How better to placate a room full of bored games journalists than by giving them all a free new 360 each, eh? After enduring a tedious conference that spent too much time on Kinect and trying to convince said reporters that not using a controller ‘is the future’, Microsoft head-honcho Don Mattrick announced the new Xbox 360 and that every person in the hall could have one gratis. Cue: A standing ovation that we’re sure was as much because the conference was over as it was to be receiving a free console.
Runner-up: Sony’s sagging press conference
Sony started off proceedings with a bang then soon descended into monotony with chatter about PS2 and PSP. Then, just as the lull kicked in, they wheeled out the charming Kevin Butler to pick things up again. Saved from winning this award.
According to Ubisoft, Battle Tag is the first “live shooter.” So it’s a videogame, only in real life! Or it’s just laser tag that interfaces with a laptop, and isn’t a videogame at all. Oh, and by the way, the first “live shooter” probably occurred in the 1200s, and ended with a bunch of dead Mongolians.
Above: The actual announcement here isn’t Battle Tag, it’s that Ubisoft has figured out how to make children in a laboratory
But go for it, Ubisoft, there’s nothing that says you have to publish videogames. We’re skeptical that kids will actually run around their houses saying things like “yeah, eat it” and “party time,” but the dusty closets of the world will thank you for your contribution, because that’s where every laser tag game ever has been thrown after one day of mild amusement.
Runner up: Ubisoft’s Innergy
Nintendo’s Wii Vitality Sensor was a total no-show this year, but that didn’t stop Ubi from unveiling their own version of the peripheral, complete with Innergy, a breathing-focused non-game aimed at FORCING PLAYERS TO RELAX! AAAA!!! RELAX MORE, DAMMIT! AAAAAAAAAAA!!!
The crew over at publisher/manufacturer Power Gig are some of the nicest guys we’ve ever met. That’s what makes it so hard to tell them the thing they most remind us of at the moment is a litter of puppies being shoved into a burlap sack by a guy in a rowboat.
Strike One: The actual game, Power Gig: Rise of the Six-String, is playing catch-up. Yes, it will be the first music game to feature Kid Rock, Eric Clapton, and the Dave Matthews Band, but the Rock Band and Guitar Hero games have hundreds of additional downloadable songs, more modes, and much more polished gameplay.
Strike Two: In our playtest, the Power Gig drum kit was a disaster. The guitar controller may be all about realism, but the drum kit is practically imaginary. It’s a hunk of plastic about the size of an Xbox that sits either on the floor or on little 12-inch legs. There are four colored circles on it, but you don’t actually hit anything at all. Instead, you “drum” the air with specially-designed drumsticks in a vain attempt to wave your sticks over each circle’s sensor, which appears to be about the size of a thumbnail. We desperately hope the drums are still in development because the kit we played just did not work, plain and simple.
Strike Three: This is the final curb-stomp. The Power Gig guitar, which is both a game controller and a fully-featured guitar that you can actually learn to play for real, is the whole selling point of PG:RotSS. Trouble is, the Rock Band 3 crew just announced its own real guitar/controller, and it’s better. It’s a full-sized (the PG guitar is ¾ scale), consumer-model Fender Stratocaster with a few modifications. So it’s seriously legit. And in our experience, it’s more responsive than the PG guitar. At this point, it’s really hard to imagine Power Gig becoming anything other than the next Rock Revolution.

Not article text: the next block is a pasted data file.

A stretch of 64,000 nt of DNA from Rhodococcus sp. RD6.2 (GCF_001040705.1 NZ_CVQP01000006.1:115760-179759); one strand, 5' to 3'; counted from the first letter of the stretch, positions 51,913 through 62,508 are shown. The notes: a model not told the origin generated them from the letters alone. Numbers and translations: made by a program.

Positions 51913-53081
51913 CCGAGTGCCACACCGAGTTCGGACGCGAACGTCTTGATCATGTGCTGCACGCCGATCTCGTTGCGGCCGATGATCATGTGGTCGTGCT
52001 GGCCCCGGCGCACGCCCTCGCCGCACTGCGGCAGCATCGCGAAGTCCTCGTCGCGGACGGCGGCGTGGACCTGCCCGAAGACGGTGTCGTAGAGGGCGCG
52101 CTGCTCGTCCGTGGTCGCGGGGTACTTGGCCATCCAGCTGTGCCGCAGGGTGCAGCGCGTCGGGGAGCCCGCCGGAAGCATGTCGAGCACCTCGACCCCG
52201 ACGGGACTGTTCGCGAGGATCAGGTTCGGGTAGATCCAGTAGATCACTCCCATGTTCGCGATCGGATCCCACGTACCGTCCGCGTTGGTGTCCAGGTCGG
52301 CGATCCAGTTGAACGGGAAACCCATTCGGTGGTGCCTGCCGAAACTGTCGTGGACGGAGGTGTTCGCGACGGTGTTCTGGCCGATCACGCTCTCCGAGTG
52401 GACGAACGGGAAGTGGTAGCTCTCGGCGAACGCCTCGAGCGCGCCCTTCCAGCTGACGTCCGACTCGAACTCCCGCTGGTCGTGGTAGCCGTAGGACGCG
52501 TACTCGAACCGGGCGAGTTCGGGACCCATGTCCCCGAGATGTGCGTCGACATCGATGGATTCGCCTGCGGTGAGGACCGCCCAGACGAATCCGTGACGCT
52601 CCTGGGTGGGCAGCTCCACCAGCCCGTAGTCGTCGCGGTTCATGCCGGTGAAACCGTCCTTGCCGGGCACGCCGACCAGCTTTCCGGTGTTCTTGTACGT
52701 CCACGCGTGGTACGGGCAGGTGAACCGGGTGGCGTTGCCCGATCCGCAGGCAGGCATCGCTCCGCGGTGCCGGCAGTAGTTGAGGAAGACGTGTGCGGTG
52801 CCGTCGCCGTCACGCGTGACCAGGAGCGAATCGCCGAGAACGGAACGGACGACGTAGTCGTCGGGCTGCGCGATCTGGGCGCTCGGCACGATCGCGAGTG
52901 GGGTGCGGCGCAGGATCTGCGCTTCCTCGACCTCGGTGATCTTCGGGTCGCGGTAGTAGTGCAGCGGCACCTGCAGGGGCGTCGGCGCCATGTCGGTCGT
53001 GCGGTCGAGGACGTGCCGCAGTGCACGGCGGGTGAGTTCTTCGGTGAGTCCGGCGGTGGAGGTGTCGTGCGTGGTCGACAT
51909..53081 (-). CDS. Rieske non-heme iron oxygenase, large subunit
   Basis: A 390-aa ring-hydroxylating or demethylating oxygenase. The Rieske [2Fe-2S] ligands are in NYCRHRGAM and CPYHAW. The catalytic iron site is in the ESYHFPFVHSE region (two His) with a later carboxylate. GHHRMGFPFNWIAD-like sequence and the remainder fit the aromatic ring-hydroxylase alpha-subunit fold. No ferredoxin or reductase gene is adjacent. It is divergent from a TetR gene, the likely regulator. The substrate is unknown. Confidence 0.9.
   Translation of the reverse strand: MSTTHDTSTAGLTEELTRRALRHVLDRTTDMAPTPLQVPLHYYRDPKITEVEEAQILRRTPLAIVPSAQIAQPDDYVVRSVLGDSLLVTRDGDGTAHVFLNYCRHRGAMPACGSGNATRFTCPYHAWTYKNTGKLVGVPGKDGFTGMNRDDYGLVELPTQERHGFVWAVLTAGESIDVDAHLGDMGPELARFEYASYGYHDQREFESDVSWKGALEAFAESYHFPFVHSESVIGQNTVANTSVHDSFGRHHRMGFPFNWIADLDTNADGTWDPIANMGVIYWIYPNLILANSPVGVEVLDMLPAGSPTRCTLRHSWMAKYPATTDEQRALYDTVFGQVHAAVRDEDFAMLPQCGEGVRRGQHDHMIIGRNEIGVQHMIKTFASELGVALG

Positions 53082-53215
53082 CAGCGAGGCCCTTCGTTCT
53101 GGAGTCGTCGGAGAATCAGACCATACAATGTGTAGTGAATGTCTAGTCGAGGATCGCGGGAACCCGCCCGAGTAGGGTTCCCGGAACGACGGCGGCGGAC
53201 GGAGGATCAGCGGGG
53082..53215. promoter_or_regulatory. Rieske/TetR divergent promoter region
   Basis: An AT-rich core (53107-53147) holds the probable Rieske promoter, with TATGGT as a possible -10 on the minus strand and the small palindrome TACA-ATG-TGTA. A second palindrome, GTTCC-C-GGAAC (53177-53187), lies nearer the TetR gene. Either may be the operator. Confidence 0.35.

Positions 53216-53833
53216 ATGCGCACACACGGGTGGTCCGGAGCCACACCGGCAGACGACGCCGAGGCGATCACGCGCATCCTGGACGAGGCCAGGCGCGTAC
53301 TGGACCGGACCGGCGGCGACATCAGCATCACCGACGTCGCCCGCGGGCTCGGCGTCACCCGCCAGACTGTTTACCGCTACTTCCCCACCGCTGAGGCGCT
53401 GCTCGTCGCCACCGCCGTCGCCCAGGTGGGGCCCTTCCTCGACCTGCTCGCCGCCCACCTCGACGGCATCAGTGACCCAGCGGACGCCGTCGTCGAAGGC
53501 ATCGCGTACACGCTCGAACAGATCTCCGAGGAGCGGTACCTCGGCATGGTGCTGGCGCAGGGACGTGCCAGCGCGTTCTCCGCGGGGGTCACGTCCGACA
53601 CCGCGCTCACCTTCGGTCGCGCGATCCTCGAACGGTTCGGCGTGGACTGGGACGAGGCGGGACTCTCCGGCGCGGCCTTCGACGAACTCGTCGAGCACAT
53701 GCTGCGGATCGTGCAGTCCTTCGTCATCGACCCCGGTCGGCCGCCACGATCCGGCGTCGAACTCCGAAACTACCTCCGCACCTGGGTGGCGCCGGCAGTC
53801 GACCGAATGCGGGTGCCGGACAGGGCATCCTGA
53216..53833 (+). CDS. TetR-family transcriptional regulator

Runner up: PSP / PSPgo
As if the DS hasn’t been bitch-slapping PSP hard enough for the last half-decade, Sony countered Nintendo’s megaton announcement of the game-changing, industry-disrupting 3DS with: a new ad campaign. Yeah. That’s what’s been missing all these years.
At the Microsoft conference in 2009, Lionhead’s Peter Molyneux introduced the world to boy-trapped-in-a-television, Milo. The human Tamagotchi highlighted the power and possibilities of Kinect (néé Natal) and while it was super creepy, it was more interesting than the Wii Sports rip-offs also on show. Fast forward to 2010 and Milo is nowhere to be seen at the conference. Maybe he was sent to a borstal for being naughty. Or perhaps he was caught smoking Molyneux’s cigarettes and beaten within a digital inch of his life? Either way, he was AWOL from Microsoft’s 2010 conference.
Runner-up: Wii Vitality Sensor
Nintendo’s clothes peg peripheral that senses your pulse and other crap you couldn’t care less about wasn’t even hinted at during their press conference. Good.
There were rumors of a remake of Rare's classic N64 Bond adventure floating about as far back as October 2009, when the game appeared on an animator's resume. Suspicions were raised. The rumor went quiet, although gamers always believed. Then, in April of this year, Activision registered the domain name GoldenEyeGame.com. Which was not very covert of them. Finally, just as E3 2010 was approaching, complete details about the game appeared from an anonymous source. Probably a Russian spy. GoldenEye's cover was well and truly blown.
Runner-up: PlayStation Plus
Sony are about as good at keeping secrets as Microsoft are at convincing gamers that controller-less gaming is actually awesome.
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